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The A&T Register

The Student News Site of North Carolina A&T State University

The A&T Register

The Student News Site of North Carolina A&T State University

The A&T Register

Riveting and Relevant: Hulu’s ‘The Other Black Girl Delivers Must-Watch Social Thriller

IMDb Show Cover

Zakiya Dalila Harris’s debut novel, “The Other Black Girl,” is a story set in the esoteric book-publishing world. The main character, 26-year-old Nella Rogers, is a passionate and overworked editorial assistant tired of being the only Black girl at the company—Wagner Books. 

Harris’s novel mocks not only the industry’s lack of diversity, but also its shallow efforts to address issues in response to widespread criticism by readers. 

Before its publication in 2021, the author collaborated with Rashida Jones, actress and writer, on a 10-episode adaptation of the show for Hulu. Both women served as executive producers and wrote the pilot episode. 

The challenges of working with Jones made Harris’ tough questions about highlighting black voices and stories favored by the mostly white establishment even more complicated.

The show hit subscribers’ screens Sept. 13 with a remix of the plot, reimagined character flaws and a thriller that left people watching from the edge of their seats. 

When readers see Nella Rogers (Sinclair Daniel) for the first time on screen, they learn she aspires to be a full-fledged editor. 

She also aspires to release significant work authored by and centered around black individuals, just as her role model Kendra Rae Phillips did when she guided Nella’s beloved book, “Burning Heart,” through the publishing world in the 1980s.

Now, there are discussions about a potential promotion from her boss, the renowned editor Vera (played by Bellamy Young from “Scandal”). Amid the discussions, Nella is met with another challenge she doesn’t realize hinders her success. 

Equally thrilling is the arrival of a new assistant, Hazel-May McCall (portrayed by Ashleigh Murray from “Riverdale”), who will work beside Nella, making a significant shift where Nella is no longer the sole minority in the workplace.

In the world of the show, its unpredictability and thematic surprises provide a silver lining for viewers, catering to those who relish the story’s enigmatic qualities. 

Nevertheless, its prolonged pacing and hesitation to fully embrace specific genres can be traced back to the novel it’s based on. This connection to the book adds depth to the show’s narrative.

While pegged as satire, it falls short of the expected humor. Compared to other psychological thrillers, it lacks the expected suspense, and as a horror story, it fails to evoke genuine fear.

Aspiring authors like Tatijana Sowell, a senior multimedia journalism student, were excited to see an adaptation of a book that values Black representation in the publishing industry despite unforeseen competition between two Black women vying for the same position.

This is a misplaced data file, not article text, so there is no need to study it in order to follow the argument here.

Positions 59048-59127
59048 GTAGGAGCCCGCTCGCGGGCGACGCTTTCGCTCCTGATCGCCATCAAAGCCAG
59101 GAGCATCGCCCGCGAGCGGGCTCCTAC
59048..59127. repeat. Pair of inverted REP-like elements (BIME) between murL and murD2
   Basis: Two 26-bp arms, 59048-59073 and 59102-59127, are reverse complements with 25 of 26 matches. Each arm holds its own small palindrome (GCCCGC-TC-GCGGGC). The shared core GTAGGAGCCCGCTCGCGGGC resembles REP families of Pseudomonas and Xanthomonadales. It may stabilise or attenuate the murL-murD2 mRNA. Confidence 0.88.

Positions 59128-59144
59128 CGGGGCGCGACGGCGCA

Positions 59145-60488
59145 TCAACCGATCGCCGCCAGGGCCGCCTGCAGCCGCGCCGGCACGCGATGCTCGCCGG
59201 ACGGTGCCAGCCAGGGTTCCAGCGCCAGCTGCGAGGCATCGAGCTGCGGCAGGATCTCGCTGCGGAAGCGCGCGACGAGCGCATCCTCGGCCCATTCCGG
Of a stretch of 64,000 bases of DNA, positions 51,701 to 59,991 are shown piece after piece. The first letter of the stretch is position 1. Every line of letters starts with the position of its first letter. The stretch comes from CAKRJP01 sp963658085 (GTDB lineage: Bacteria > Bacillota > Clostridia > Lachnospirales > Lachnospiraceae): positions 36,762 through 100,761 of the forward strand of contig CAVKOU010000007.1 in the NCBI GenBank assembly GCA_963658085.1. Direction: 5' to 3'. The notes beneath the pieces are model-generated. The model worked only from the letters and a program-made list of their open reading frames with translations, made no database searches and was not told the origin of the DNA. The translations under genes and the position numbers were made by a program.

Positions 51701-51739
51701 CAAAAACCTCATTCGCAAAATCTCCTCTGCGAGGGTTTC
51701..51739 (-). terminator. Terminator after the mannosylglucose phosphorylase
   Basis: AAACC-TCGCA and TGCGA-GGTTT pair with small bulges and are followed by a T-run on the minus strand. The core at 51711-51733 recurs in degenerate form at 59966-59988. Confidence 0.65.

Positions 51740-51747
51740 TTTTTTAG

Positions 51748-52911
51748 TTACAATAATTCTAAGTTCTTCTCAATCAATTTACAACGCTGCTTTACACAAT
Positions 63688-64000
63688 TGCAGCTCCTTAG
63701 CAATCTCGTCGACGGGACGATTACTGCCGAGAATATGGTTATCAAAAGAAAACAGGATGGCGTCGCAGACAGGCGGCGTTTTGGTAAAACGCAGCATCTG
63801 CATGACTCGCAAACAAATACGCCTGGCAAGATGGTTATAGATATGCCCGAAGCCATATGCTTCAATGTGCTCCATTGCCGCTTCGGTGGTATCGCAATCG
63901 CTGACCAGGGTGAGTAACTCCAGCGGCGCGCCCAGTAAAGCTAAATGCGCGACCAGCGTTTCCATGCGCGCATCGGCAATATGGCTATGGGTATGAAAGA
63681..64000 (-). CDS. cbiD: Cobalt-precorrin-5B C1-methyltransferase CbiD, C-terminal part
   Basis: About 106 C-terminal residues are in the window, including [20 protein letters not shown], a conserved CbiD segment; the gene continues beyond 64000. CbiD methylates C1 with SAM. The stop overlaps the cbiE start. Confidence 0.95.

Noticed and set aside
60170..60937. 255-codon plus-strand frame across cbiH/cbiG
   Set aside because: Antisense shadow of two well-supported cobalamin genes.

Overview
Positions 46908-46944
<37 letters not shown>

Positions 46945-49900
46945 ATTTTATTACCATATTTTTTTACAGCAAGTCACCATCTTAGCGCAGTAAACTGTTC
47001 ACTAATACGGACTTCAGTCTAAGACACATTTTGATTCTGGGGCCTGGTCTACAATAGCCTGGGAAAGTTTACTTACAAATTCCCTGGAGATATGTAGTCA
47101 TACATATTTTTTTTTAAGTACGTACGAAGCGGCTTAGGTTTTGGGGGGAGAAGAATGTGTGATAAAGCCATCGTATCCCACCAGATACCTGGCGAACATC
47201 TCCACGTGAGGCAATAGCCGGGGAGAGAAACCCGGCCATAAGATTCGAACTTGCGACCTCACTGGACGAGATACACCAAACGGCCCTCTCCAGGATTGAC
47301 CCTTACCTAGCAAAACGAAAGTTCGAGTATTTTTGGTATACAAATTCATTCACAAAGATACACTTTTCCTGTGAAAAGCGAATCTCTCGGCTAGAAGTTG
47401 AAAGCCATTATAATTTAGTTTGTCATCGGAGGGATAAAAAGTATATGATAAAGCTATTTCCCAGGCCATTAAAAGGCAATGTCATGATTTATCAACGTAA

“When I saw the ending, I thought, ‘It’s always your own people,’ and it relates to life today. We always think the white man is trying to take us down, but as a community, we also do the same things, so I appreciate how it corresponds to how the world works,” Sowell concluded. 

Other writers, like Mariah Hunt, a junior multimedia journalism student, didn’t appreciate the slow-paced guide to establishing a solution to the evident problems that revealed themselves in the end. 

“I didn’t like how Hazel’s background was revealed at the end of the season. I would have liked to understand her character and the reasons for her decisions much earlier,” Hunt said. 

“If I had to change anything about the show, I would have made the main character, Nella, more self-aware. At the beginning, and towards the rising action, the writers made it seem like she was so naive about everything around her, including her job, and her supposed ‘new friend,'” Hunt shared. 

Mattie Moore, a junior multimedia journalism student, enjoyed every second of the adaptation, and established a liking for work that offers a unique perspective on systematic racism, unlike other series.  

“I really enjoyed it,” Moore said. It kept me on the edge of my seat the entire time. I feel like it is very different from many series I’ve watched recently by providing a creative perspective on systematic racism.”

Harris, whose career path shares similarities with her fictional characters, Nella and Hazel, considers all facets of questions about the industry without giving in to the temptation of overly simple answers. This achievement deserves recognition. 

Television programs that excel in their technical aspects are abundant today. However, series like “The Other Black Girl” stimulate thoughtful discussions, leave viewers contemplating profound questions, and continue to be a scarce and precious find.

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